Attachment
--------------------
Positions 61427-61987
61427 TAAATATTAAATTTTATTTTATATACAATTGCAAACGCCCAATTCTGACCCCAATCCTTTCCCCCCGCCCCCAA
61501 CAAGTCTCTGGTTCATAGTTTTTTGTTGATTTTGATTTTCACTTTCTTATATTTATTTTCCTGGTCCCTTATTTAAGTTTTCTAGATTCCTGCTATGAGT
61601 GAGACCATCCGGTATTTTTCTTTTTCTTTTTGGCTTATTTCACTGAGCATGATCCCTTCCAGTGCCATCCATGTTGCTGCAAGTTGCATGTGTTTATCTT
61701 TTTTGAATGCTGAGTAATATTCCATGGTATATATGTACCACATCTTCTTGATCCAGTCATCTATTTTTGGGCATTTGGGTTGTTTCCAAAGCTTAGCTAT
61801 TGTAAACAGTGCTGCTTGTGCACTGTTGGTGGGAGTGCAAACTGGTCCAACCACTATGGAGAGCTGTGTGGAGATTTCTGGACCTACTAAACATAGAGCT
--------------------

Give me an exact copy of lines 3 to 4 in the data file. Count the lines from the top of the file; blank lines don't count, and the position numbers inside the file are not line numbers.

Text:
61501 CAAGTCTCTGGTTCATAGTTTTTTGTTGATTTTGATTTTCACTTTCTTATATTTATTTTCCTGGTCCCTTATTTAAGTTTTCTAGATTCCTGCTATGAGT
61601 GAGACCATCCGGTATTTTTCTTTTTCTTTTTGGCTTATTTCACTGAGCATGATCCCTTCCAGTGCCATCCATGTTGCTGCAAGTTGCATGTGTTTATCTT